Letters 10-24-2016

It’s Obama’s 1984 Several editions ago I concluded a short letter to the editor with an ominous rhetorical flourish: “Welcome to George Orwell’s 1984 and the grand opening of the Federal Department of Truth!” At the time I am sure most of the readers laughed off my comments as right-wing hyperbole. Shame on you for doubting me...

Gun Bans Don’t Work It is said that mass violence only happens in the USA. A lone gunman in a rubber boat, drifted ashore at a popular resort in Tunisia and randomly shot and killed 38 mostly British and Irish tourists. Tunisian gun laws, which are among the most restrictive in the world, didn’t stop this mass slaughter. And in January 2015, two armed men killed 11 and wounded 11 others in an attack on the French satirical magazine Charlie Hebdo. French gun laws didn’t stop these assassins...

Scripps’ Good Deed No good deed shall go unpunished! When Dan Scripps was the 101st District State Representative, he introduced legislation to prevent corporations from contaminating (e.g. fracking) or depleting (e.g. Nestle) Michigan’s water table for corporate profit. There are no property lines in the water table, and many of us depend on private wells for abundant, safe, clean water. In the subsequent election, Dan’s opponents ran a negative campaign almost solely on the misrepresentation that Dan’s good deed was a government takeover of your private water well...

Political Definitions As the time to vote draws near it’s a good time to check into what you stand for. According to Dictionary.com the meanings for liberal and conservative are as follows:

Liberal: Favorable to progress or reform as in political or religious affairs.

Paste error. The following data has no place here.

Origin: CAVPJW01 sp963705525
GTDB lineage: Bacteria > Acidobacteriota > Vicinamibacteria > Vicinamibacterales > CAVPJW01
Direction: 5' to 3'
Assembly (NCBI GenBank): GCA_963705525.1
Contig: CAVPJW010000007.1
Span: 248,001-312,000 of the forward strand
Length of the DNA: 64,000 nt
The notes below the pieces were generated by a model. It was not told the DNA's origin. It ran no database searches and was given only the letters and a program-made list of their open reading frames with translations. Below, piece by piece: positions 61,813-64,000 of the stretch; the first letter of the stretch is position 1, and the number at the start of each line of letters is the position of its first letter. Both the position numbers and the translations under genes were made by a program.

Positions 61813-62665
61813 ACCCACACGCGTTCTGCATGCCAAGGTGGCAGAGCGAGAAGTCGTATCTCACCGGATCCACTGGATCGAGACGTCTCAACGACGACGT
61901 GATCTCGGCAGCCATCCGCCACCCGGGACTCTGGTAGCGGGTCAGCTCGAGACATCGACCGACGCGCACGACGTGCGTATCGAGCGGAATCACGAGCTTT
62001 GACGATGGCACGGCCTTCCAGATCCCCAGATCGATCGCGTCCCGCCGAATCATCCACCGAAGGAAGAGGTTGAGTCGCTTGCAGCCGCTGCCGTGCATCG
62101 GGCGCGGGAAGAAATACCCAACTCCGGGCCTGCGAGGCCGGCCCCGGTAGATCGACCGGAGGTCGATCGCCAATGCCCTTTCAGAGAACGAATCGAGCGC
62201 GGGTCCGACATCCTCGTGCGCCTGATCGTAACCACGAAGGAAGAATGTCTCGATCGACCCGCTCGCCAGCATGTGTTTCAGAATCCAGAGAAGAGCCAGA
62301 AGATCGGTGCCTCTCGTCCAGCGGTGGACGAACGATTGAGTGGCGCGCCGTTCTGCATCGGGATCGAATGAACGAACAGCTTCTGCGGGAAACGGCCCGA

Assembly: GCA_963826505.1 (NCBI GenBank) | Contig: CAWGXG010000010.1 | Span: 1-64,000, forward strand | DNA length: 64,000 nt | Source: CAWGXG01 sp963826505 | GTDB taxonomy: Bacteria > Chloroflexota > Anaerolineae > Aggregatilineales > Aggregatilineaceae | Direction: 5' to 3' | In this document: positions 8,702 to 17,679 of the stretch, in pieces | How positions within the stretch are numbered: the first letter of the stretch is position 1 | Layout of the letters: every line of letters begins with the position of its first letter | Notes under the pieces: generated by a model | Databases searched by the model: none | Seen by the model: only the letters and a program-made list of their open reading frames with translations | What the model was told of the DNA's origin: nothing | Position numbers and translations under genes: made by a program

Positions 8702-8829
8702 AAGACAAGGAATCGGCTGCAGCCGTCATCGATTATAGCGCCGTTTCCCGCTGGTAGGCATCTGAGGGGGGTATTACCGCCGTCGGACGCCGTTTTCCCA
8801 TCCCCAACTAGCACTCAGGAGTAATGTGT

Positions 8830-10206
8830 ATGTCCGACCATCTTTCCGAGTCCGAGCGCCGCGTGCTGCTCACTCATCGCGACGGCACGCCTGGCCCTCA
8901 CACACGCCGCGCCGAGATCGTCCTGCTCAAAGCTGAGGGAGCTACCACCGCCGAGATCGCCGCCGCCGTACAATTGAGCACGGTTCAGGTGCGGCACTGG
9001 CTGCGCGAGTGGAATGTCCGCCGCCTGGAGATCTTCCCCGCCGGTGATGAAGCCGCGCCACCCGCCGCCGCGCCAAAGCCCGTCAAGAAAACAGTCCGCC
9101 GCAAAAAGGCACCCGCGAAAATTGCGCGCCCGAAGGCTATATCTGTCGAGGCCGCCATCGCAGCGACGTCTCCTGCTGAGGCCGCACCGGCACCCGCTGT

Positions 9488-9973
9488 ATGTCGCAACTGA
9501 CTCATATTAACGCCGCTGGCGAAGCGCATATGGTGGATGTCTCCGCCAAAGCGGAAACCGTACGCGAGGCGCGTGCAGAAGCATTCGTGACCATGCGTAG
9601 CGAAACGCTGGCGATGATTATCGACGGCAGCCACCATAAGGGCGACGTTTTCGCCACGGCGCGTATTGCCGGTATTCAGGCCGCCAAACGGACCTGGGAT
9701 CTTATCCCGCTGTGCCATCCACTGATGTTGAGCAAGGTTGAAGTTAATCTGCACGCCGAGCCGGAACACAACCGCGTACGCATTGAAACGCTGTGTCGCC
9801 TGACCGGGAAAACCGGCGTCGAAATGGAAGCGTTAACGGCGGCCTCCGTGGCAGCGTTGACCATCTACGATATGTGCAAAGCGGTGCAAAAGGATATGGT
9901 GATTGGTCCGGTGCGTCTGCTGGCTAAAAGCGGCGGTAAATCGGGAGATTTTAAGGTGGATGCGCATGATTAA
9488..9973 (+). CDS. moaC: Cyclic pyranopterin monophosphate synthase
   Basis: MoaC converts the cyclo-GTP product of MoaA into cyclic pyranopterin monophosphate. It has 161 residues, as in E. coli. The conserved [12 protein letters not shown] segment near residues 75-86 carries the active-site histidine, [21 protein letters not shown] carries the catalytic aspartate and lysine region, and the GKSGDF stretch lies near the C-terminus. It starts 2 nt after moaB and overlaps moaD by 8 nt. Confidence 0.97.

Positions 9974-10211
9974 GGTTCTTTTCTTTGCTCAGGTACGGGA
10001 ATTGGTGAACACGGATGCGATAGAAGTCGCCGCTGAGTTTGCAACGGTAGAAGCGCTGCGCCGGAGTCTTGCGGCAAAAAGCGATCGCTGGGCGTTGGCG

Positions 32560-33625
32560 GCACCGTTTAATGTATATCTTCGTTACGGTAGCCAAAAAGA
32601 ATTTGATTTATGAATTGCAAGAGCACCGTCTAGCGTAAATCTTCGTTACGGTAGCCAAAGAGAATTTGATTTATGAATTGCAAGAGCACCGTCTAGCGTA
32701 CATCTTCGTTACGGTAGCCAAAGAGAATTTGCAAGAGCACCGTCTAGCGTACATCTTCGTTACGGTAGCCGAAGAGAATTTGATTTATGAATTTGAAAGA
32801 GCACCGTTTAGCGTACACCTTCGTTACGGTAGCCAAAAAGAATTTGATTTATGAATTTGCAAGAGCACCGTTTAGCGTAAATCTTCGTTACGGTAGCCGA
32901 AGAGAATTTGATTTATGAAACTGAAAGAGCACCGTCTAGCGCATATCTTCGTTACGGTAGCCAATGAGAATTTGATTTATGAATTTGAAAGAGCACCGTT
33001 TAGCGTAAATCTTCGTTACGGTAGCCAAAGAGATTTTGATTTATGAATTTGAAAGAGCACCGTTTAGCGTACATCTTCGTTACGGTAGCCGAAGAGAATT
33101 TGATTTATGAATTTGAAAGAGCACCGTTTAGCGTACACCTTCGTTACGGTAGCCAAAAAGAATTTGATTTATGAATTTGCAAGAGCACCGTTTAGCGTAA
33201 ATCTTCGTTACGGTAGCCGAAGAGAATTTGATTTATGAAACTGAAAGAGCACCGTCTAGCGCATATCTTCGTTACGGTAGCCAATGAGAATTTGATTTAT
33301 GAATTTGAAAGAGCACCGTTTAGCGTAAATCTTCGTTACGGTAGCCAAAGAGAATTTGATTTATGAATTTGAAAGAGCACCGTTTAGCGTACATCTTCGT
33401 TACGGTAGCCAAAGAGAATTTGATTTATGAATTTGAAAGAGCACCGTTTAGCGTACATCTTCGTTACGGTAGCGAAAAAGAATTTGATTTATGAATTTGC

Conservative: Disposed to preserve existing conditions, institutions, etc., or to restore traditions and limit change...

Voting Takes A Month? Hurricane Matthew hit the Florida coast Oct. 6, over three weeks before Election Day. Bob Ross (Oct. 17th issue) posits that perhaps evacuation orders from Governor Scott may have had political motivations to diminish turnout and seems to praise Hillary Clinton’s call for Gov. Scott to extend Florida’s voter registration deadline due to evacuations...

Clinton Foundation Facts Does the Clinton Foundation really spend a mere 10 percent (per Mike Pence) or 20 percent (per Reince Priebus) of its money on charity? Not true. Charity Watch gives it an A rating (the same as it gives the NRA Foundation) and says it spends 88 percent on charitable causes, and 12 percent on overhead. Here is the source of the misunderstanding: The Foundation does give only a small percentage of its money to charitable organizations, but it spends far more money directly running a number of programs...

America Needs Change Trump supports our constitution, will appoint judges that will keep our freedoms safe. He supports the partial-birth ban; Hillary voted against it. Regardless of how you feel about Trump, critical issues are at stake. Trump will increase national security, monitor refugee admissions, endorse our vital military forces while fighting ISIS. Vice-presidential candidate Mike Pence will be an intelligent asset for the country. Hillary wants open borders, increased government regulation, and more demilitarization at a time when we need strong military defenses...

My Process For No I will be voting “no” on Prop 3 because I am supportive of the process that is in place to review and approve developments. I was on the Traverse City Planning Commission in the 1990s and gained an appreciation for all of the work that goes into a review. The staff reviews the project and makes a recommendation. The developer then makes a presentation, and fellow commissioners and the public can ask questions and make comments. By the end of the process, I knew how to vote for a project, up or down. This process then repeats itself at the City Commission...